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U.S. Senate committee moves ANWR drilling legislation one step closer

  • Author: Nathaniel Herz
  • Updated: November 15, 2017
  • Published November 15, 2017

The coastal plain of the Arctic National Wildlife Refuge stretches away to the north and east of the Canning River as it flattens out between the foothills of the Brooks Range and the Beaufort Sea. The river is the western boundary of the coastal plain. (Erik Hill / Anchorage Daily News 2001 archive)

The U.S. Senate energy committee voted Wednesday to advance legislation to open part of the Arctic National Wildlife Refuge to oil drilling.

The 13-10 vote, which would lift an existing ban on oil and gas leasing in the refuge, was largely along party lines. Republicans and Sen. Joe Manchin, D-W.Va., voted in favor of the bill, while the rest of the committee's Democrats voted against it.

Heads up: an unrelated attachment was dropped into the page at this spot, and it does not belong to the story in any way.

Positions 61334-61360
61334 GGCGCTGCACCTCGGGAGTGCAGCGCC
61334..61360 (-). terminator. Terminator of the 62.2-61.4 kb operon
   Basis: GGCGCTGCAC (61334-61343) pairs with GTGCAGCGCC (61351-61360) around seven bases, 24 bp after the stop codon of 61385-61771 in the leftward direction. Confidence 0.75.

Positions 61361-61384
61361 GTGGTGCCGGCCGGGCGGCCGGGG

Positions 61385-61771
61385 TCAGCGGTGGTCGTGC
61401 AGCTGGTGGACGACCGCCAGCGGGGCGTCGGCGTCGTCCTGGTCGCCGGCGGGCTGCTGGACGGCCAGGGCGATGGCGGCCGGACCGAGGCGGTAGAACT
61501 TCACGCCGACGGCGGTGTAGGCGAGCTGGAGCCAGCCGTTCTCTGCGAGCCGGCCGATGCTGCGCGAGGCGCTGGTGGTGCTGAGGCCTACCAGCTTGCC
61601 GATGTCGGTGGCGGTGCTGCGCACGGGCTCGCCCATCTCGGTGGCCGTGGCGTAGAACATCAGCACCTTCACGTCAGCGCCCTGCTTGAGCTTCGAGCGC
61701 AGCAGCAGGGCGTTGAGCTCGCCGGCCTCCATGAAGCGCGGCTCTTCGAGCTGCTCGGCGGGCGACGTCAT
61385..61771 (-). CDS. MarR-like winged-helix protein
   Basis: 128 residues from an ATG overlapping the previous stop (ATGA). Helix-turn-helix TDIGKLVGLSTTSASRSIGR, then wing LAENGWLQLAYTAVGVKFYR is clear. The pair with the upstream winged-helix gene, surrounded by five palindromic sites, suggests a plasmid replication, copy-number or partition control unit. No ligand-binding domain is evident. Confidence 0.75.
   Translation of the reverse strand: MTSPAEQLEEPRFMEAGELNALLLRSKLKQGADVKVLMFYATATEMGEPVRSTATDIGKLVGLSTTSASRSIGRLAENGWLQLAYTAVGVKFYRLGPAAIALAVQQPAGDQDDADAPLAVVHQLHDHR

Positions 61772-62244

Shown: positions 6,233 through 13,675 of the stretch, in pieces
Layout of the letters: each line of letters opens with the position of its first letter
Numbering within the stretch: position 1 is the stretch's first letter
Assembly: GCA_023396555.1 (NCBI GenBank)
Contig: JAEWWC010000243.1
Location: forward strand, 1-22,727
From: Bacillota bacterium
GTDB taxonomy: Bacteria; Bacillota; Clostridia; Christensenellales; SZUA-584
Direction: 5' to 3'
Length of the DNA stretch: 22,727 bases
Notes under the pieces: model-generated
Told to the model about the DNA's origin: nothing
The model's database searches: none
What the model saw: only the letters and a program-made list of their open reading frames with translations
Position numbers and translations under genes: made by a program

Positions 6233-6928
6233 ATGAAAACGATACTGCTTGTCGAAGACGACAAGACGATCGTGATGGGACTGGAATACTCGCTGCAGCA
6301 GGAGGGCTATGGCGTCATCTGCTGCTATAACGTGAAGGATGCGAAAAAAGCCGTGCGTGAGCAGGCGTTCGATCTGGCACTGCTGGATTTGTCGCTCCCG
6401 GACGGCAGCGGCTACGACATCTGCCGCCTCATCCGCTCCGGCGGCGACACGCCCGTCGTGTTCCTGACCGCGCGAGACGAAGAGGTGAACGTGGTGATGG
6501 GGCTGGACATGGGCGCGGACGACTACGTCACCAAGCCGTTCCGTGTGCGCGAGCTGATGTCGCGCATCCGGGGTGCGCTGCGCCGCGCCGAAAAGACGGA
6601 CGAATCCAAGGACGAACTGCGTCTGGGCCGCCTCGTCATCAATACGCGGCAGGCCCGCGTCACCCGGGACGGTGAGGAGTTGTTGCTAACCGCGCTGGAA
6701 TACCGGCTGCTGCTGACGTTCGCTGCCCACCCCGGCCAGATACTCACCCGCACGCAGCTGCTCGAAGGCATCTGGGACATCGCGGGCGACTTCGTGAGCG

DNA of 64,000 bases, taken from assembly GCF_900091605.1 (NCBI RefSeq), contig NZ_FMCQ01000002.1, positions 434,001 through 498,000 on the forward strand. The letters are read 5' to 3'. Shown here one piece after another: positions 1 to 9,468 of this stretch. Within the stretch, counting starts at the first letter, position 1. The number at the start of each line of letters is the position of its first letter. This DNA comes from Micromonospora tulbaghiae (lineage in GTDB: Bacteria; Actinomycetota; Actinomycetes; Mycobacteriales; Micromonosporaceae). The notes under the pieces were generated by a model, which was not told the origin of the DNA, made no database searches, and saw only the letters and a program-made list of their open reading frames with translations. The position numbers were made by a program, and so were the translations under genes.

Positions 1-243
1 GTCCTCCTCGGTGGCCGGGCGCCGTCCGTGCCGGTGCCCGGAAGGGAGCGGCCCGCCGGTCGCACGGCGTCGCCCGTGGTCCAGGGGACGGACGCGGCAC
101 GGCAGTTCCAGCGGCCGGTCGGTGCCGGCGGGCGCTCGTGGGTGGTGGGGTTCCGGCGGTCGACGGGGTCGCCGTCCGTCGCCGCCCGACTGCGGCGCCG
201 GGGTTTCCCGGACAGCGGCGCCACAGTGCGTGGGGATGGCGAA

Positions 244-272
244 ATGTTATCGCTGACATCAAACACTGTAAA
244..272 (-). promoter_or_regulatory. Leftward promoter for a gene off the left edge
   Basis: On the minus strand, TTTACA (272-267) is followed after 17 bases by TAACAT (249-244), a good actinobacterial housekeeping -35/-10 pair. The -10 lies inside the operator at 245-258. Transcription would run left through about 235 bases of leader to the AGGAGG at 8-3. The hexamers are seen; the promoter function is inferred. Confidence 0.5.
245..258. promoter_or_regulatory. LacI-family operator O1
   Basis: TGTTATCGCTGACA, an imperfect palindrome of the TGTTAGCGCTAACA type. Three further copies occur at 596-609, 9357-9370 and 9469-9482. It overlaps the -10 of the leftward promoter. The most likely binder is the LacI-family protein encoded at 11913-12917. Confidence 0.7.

The legislation, pushed by Sen. Lisa Murkowski, chair of the committee, would require the federal government to establish a program for competitive oil and gas development for the refuge's coastal plain. It requires at least two lease sales in the next seven years.

Alaska's oil industry and politicians have long sought to develop the area, citing its potential to stimulate the state's economy and boost domestic energy production. The coastal plain, which lies along the Arctic Ocean, contains 1.5 million of the refuge's 19 million acres, or about 8 percent.

Alaska is grappling with a multibillion-dollar deficit stemming from a crash in the oil revenues that long covered the majority of state spending. Under the legislation approved Wednesday, it would get half the proceeds from the federal leasing program — a share that the Congressional Budget Office estimates at some $1.1 billion over the next decade.

Environmental groups have fought efforts to develop ANWR's coastal plain, citing its importance for wildlife and as a symbol of the country's commitment to conservation.

The legislation heads now to the Senate Budget Committee.

Senate Republicans, with their 52-member majority in the 100-seat chamber, lack the 60 votes needed to overcome a Democratic filibuster.

But they plan to get around that requirement by attaching the ANWR legislation to a budget bill, which needs only 50 votes to pass.

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